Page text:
As a faculty member, I am interested in learning how to make supply chains function more effectively in today’s global business community. Clearly, supply chains have been in existence since the first manufacturer discovered it was more effective to buy components and raw materials rather than make their own. Supply chains then expanded into distribution channels when manufacturers learned that independent intermediaries could often facilitate the movement of goods and services from their factories to the end users and ultimately consumers.

Now, supply chains are complex entities, and many of the analytical tools used in system optimization can be directly applied to improving the efficiency and functionality of the supply chain.  This results in higher profits for supply chain members and lower total costs for end users and  consumers. When done correctly, everyone in the economy comes out ahead.

The best way to describe my scholarship in this field is through an example of my research projects.  By studying and then testing various procedures with a leading manufacturer of transport refrigeration equipment, I can illustrate how advanced process models are used to integrate the supply chain.

BackgroundThe company was concerned that poor inventory management processes, leading to inaccurate stock records, were adversely affecting bottom-line profits and customerservice levels. Inaccurate stock records resulted in stock-outs and lost sales or overstock and excess carrying costs. Failure to incorporate variability in procurement lead times also produced shortages that negatively affected customer service and satisfaction.

After examining the company’s processes, I proposed an integrated approach to improve customer service, reduce costs through improved inventory and operational management techniques, and address improvements in the overall supply chain rather than focus on individual business operations. The approaches outlined below involve adapting advanced process models to accurately address complex operational dynamics across the supply chain.

Moving from problem to solutionPreliminary analysis revealed that the source of inventory errors was primarily data entry. The manufacturer had no formal procedures to identify and correct these errors. By creating a parity checking procedure based on material conservation concepts, “out of range” entries could be immediately flagged and rechecked at the time of data entry, minimizing downstream effects of uncorrectederrors.

Adding an Electronic Data Interchange (EDI) network between the manufacturer and its suppliers allowed lot sizes and inventories to be reduced without affecting ordering costs and lead times. Orders that did not correspond to standards triggered automatic calculation of the penalties that would result from incorrectly placed orders.

Similarly, at the “downstream” end of the distribution channel, expensive and low demand items were serviced directly by the manufacturer, while other items were distributed through dealers. The existing division of the items was subjective. The company believed that dealers should keep shelf inventory for more items, but if an item was not profitable, dealers would not inventory it. I identified a process model that provides aneconomic rationale for subsidizing dealers for maintaining optimal  levels of key items, thereby encouraging them to keep appropriate shelf inventories of those items. The subsidization is justified to increase market share and profitability.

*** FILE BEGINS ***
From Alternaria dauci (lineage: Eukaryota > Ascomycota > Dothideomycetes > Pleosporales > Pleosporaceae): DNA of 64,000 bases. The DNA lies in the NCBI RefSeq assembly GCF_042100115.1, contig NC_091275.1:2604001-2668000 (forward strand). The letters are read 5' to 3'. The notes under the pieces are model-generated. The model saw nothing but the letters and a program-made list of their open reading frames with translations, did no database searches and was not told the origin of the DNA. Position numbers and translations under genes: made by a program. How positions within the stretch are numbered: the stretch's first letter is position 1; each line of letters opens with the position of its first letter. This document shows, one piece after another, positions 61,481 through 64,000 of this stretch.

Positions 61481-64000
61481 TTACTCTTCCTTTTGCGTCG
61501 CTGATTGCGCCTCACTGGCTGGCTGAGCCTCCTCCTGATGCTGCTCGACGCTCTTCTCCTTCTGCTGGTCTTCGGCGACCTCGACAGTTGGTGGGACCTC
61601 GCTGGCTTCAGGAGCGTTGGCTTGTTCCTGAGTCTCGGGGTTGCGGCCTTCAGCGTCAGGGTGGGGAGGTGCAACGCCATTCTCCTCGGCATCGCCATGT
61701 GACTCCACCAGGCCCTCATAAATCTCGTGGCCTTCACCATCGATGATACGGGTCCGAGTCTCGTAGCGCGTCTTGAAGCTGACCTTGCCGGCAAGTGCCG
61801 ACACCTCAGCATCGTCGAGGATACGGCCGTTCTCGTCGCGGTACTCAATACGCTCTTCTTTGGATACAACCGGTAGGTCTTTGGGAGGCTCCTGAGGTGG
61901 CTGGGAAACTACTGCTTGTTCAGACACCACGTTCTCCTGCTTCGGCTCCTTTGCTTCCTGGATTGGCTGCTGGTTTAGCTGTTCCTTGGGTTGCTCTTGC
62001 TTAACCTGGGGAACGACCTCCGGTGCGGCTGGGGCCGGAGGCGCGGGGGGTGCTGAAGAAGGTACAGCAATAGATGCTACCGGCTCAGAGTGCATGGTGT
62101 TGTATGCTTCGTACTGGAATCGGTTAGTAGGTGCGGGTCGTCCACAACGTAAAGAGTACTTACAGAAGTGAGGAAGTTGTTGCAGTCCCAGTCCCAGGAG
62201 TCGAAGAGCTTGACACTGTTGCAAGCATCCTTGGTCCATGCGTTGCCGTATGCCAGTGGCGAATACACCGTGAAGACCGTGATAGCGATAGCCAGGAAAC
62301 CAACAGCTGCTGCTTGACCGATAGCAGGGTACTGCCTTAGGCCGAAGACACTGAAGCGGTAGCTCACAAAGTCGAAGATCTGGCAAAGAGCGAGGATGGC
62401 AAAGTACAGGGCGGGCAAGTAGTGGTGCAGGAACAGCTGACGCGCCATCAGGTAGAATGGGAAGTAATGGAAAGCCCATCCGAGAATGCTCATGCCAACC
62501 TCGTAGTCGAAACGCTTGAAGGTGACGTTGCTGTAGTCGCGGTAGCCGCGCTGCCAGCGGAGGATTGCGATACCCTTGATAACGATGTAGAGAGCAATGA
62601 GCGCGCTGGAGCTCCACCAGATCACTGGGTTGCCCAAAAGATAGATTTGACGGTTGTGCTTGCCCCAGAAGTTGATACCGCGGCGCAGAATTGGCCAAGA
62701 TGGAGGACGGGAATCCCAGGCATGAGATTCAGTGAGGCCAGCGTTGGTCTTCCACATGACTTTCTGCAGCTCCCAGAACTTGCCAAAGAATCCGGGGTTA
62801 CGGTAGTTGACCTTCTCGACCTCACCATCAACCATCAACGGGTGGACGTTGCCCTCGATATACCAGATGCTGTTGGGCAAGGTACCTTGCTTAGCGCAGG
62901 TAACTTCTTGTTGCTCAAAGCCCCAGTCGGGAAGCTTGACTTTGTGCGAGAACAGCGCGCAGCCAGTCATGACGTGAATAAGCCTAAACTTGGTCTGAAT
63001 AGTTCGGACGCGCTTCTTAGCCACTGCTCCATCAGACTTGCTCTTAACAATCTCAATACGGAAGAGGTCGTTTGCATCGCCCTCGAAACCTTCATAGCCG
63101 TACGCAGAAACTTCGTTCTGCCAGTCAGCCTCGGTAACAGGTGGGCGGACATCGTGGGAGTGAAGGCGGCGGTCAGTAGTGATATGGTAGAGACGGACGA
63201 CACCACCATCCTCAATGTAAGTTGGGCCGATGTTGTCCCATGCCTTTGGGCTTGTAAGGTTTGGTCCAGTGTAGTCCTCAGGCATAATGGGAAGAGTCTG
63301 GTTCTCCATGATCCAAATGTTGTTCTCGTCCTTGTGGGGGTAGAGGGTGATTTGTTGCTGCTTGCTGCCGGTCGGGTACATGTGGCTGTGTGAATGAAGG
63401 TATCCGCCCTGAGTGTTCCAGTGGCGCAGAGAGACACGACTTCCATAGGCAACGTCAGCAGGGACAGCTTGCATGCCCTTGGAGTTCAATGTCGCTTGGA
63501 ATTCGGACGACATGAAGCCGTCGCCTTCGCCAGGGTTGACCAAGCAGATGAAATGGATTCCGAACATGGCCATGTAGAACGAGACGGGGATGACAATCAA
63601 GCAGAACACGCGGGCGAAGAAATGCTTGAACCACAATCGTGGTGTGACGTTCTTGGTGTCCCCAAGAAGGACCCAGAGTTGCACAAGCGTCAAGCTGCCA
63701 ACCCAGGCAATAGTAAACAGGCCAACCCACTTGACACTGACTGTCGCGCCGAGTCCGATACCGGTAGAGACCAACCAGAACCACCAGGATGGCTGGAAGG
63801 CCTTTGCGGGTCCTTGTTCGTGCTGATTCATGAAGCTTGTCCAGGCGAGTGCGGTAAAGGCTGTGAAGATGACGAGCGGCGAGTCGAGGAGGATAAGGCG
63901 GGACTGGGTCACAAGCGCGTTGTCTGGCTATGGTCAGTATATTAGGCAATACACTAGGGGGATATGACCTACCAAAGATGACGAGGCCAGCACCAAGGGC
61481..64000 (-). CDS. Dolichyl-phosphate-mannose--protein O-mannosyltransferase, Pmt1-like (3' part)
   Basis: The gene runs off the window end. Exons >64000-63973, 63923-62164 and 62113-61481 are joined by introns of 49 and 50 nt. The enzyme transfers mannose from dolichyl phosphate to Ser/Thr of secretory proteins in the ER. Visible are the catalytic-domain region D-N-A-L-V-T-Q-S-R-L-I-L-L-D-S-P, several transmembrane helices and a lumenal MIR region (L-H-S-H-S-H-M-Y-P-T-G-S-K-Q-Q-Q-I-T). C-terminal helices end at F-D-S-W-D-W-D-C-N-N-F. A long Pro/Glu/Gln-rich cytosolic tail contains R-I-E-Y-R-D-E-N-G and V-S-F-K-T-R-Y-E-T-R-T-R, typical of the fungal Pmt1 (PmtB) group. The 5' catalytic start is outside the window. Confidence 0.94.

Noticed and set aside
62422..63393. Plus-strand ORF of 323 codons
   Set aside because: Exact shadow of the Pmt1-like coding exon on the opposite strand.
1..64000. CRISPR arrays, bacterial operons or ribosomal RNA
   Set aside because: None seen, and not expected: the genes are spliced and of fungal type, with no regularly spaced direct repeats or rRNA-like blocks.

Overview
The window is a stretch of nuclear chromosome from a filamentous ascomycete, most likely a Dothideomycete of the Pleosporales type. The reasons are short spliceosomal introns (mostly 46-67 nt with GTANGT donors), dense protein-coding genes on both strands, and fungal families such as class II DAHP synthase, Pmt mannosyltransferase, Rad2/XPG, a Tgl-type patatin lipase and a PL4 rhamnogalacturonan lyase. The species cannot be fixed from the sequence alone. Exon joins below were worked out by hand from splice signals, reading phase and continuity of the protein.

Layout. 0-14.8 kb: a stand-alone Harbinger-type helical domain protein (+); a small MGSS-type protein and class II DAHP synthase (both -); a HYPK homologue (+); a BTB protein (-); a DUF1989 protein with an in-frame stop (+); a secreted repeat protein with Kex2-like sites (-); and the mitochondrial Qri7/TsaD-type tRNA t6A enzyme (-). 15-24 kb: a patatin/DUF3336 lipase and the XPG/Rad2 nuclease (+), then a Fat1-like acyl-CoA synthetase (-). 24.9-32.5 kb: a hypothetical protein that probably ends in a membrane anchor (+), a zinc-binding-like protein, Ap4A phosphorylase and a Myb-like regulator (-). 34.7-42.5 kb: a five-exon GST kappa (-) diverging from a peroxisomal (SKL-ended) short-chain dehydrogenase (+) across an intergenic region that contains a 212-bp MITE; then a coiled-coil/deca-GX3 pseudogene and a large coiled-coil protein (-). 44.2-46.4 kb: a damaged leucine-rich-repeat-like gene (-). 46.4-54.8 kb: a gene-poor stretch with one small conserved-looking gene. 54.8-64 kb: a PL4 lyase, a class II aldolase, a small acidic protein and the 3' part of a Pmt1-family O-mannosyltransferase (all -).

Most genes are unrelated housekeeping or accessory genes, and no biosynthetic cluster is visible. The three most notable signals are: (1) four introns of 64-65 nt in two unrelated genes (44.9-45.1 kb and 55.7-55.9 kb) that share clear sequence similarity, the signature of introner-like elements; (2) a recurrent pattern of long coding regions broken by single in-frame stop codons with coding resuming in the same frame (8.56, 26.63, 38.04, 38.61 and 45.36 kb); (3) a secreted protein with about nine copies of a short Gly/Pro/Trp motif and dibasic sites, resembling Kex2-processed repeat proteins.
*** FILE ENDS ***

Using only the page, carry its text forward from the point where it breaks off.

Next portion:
As is typical in any parts inventory system, many items in inventory were fully interchangeable. No procedures existed to control the proliferation of parts. The valid point for controlling this proliferation was the design department. To help them minimize component proliferation, I devised a framework that uses a three-level decision-making hierarchy. Level one represented standardization of system modules; level two represented capacity decisions for a product line; and level three incorporated thermodynamic optimization for control systems to keep the system dynamically balanced in changing environments.

Key lessons learned: Serve your supply chain, not just operations Using the models and process  originally developed for one manufacturer, a pilot study was carried out to improve planning and fulfillment process for a manufacturer of highpressure positive displacement plunger pumps. The study validates the holistic perspective of parts management described above.

Several findings are notable:• A synchronized system from source to consumption can significantly improve operations; however, systemwide changes require a cross-functional team focused on reducing waste and investment in inventory.• Traditional measures of manufacturing efficiency and utilization were compared to proposed measurements of throughput, investment in inventory and operating expense. Although traditional measures indicated profitability would decline, the new measures show improvement and increased profitability of 200 percent for this product line.• Improved capacity management is achieved by sharing information between suppliers and customers.• Finally, for all the world’s complex problems, there are simple answers, but they are often wrong.

By adapting widely used concepts in industrial engineering and management science, it is possible to transfer these practices to new venues, such as the growing field of supply chain management, to produce cost savings and service improvements that benefit all members of the supply chain.

We first identify the operational problem, then adapt and test the model that offers a solution, and then bring the results into the classroom. Companies benefit, students benefit and the academic community benefits from this development and exchange of knowledge.

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